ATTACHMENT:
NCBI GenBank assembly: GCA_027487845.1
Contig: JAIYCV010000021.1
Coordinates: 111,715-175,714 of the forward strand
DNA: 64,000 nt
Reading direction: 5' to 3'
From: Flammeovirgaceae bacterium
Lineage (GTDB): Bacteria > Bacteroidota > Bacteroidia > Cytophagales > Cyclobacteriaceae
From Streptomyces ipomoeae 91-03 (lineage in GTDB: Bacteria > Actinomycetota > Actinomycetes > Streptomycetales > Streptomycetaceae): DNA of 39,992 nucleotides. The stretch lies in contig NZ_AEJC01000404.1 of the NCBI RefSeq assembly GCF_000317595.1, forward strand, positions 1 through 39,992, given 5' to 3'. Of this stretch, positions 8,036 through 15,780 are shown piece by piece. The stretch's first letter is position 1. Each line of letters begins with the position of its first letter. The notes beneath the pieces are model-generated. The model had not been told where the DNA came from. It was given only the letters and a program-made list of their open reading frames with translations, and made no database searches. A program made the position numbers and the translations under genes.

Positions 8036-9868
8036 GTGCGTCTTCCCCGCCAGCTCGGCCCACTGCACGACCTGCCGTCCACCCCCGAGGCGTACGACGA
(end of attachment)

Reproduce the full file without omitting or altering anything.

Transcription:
NCBI GenBank assembly: GCA_027487845.1
Contig: JAIYCV010000021.1
Coordinates: 111,715-175,714 of the forward strand
DNA: 64,000 nt
Reading direction: 5' to 3'
From: Flammeovirgaceae bacterium
Lineage (GTDB): Bacteria > Bacteroidota > Bacteroidia > Cytophagales > Cyclobacteriaceae
From Streptomyces ipomoeae 91-03 (lineage in GTDB: Bacteria > Actinomycetota > Actinomycetes > Streptomycetales > Streptomycetaceae): DNA of 39,992 nucleotides. The stretch lies in contig NZ_AEJC01000404.1 of the NCBI RefSeq assembly GCF_000317595.1, forward strand, positions 1 through 39,992, given 5' to 3'. Of this stretch, positions 8,036 through 15,780 are shown piece by piece. The stretch's first letter is position 1. Each line of letters begins with the position of its first letter. The notes beneath the pieces are model-generated. The model had not been told where the DNA came from. It was given only the letters and a program-made list of their open reading frames with translations, and made no database searches. A program made the position numbers and the translations under genes.

Positions 8036-9868
8036 GTGCGTCTTCCCCGCCAGCTCGGCCCACTGCACGACCTGCCGTCCACCCCCGAGGCGTACGACGA